The jury acquitted appellant of aggravated robbery, but found him guilty of the lesser-included offense of unauthorized use of a motor vehicle.1  During the punishment phase of the trial, the court, over appellant's objection that the testimony amounted to the State's attempting to relitigate appellant's guilt as to the aggravated robbery, allowed the State to put on three witnesses who testified about the complainant's whereabouts the night of the incident.   The State argued at trial that the testimony was evidence of a prior bad act, perjury.   Appellant's counsel argued, “[W]ho's to say that because these witnesses testified to different facts that that necessarily means he committed perjury?”   The trial court reasoned, “I guess the jury is to say.”   The trial court added, “[B]ut I think the words of the Code itself lets this is in ․ on a bad act if the jury makes the decision that in fact, this is an extraneous [offense] of perjury.”

The first witness testified that he helped complainant unload her car with food to be catered at a bachelorette party at 9:05 p.m. He also testified that he helped her reload her car around 10:00 p.m., and accompanied her to TT's Lounge.   Finally, he testified that he saw complainant leave TT's Lounge with another woman at about 12:45 p.m. and that he never saw appellant and complainant together that night.   The second witness, a friend of complainant, testified that complainant picked her up at her house around 9:00 p.m. and brought her back home at about 1:00 a.m. The third witness, complainant's neighbor, testified that, around 8:45 p.m. on the evening in question, he helped complainant load her car with coolers of food to be catered at a bachelorette party.   He also testified as to when complainant came home the following morning:

Q: Do you remember-do you remember her coming home in a cab that day at any point or how she got home that day, that following morning when you didn't see her car?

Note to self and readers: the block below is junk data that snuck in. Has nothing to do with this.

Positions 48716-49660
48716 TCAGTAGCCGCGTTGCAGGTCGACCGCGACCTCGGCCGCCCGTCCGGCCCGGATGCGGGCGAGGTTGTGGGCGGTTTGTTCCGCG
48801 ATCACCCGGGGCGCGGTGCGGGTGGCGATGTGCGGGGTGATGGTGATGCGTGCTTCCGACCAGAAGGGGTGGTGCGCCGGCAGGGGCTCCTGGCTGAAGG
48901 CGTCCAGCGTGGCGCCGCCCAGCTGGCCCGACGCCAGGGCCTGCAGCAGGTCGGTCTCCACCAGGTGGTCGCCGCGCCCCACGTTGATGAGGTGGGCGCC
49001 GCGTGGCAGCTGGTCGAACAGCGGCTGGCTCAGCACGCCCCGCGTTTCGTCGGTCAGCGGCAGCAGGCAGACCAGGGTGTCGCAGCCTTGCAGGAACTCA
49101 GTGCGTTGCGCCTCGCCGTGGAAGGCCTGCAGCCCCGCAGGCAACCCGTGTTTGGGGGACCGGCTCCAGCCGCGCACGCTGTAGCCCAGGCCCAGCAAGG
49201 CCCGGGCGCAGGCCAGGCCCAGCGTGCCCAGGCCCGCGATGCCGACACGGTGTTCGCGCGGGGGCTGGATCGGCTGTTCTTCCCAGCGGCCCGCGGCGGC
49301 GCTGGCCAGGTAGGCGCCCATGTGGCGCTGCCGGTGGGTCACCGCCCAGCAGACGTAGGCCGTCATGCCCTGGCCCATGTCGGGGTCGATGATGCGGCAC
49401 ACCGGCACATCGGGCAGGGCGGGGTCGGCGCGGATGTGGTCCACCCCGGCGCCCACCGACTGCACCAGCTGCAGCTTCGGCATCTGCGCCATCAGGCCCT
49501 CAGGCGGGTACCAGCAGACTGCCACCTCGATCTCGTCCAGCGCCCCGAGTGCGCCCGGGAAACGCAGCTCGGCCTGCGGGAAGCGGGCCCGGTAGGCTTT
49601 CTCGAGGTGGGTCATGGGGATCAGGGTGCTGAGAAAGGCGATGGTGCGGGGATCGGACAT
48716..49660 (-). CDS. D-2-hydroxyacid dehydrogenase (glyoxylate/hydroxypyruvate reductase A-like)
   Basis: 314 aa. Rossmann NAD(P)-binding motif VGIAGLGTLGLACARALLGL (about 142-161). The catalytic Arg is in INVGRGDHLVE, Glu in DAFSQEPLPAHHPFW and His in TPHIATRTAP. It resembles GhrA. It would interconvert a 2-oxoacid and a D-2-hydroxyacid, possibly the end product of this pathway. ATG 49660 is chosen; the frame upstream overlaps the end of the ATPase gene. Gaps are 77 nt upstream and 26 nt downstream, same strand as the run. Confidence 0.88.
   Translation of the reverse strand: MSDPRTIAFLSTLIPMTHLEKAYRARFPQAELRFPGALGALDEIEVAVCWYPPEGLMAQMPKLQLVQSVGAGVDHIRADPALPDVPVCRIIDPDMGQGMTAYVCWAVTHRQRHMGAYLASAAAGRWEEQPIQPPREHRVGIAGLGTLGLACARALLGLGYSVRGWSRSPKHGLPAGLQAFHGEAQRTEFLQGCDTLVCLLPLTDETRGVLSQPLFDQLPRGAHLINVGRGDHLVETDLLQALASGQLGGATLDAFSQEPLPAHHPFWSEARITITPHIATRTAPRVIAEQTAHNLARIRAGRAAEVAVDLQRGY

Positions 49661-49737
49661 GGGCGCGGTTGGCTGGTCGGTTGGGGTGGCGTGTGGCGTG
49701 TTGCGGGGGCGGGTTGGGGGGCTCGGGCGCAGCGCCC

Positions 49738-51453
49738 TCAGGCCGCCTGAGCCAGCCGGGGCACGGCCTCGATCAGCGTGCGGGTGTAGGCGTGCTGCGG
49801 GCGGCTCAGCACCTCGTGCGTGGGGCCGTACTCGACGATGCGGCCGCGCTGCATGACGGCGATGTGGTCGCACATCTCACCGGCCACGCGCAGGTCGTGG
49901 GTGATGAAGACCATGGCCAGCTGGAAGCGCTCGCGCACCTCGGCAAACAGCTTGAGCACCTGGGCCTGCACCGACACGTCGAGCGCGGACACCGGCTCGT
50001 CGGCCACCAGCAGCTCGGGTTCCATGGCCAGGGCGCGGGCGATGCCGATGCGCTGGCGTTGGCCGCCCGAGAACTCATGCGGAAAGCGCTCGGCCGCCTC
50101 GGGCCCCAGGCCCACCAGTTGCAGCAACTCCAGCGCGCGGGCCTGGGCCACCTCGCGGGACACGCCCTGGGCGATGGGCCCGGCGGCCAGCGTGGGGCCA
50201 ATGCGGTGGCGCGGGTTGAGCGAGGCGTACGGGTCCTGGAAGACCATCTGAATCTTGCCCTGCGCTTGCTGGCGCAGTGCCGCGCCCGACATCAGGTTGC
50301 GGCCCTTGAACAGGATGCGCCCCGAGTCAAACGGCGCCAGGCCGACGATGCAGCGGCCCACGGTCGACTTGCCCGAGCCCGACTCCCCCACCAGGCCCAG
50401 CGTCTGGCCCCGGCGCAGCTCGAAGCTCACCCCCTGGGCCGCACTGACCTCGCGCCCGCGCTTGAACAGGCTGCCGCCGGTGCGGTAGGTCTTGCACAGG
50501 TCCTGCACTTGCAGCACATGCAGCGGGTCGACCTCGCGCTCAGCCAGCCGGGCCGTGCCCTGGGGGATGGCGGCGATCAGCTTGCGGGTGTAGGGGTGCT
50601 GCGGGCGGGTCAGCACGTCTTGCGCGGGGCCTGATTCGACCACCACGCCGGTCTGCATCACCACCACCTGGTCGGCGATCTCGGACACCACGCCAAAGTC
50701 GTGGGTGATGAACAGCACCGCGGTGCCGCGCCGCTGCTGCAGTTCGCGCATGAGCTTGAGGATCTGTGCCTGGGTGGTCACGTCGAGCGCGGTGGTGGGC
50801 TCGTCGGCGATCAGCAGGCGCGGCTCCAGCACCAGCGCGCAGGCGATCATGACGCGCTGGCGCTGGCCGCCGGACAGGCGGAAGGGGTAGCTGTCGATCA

A: It was about that afternoon, I think.   No. I don't know exactly what time, but I did see her come in a cab.   I know it was in the early morning time.   I don't know if it was noon or not.

Q: So she did end up coming home in a cab and she didn't have her car?

A: No, she didn't have her car.

The jury assessed appellant's punishment for unauthorized use of a motor vehicle at the statutory maximum of 20 years.


In his sole point of error, appellant argues that the testimony of the three witnesses offered by the State during the punishment phase of trial was not relevant to determining his punishment under article 37.07 of the Texas Code of Criminal Procedure and implicated his Fifth Amendment right against double jeopardy.

 The standard of review for a trial court's admission or exclusion of evidence is abuse of discretion.  Green v. State, 934 S.W.2d 92, 101-02 (Tex.Crim.App.1996).   As long as the trial court's evidentiary ruling is within the zone of reasonable disagreement, an appellate court may not disturb it.   Id. at 102.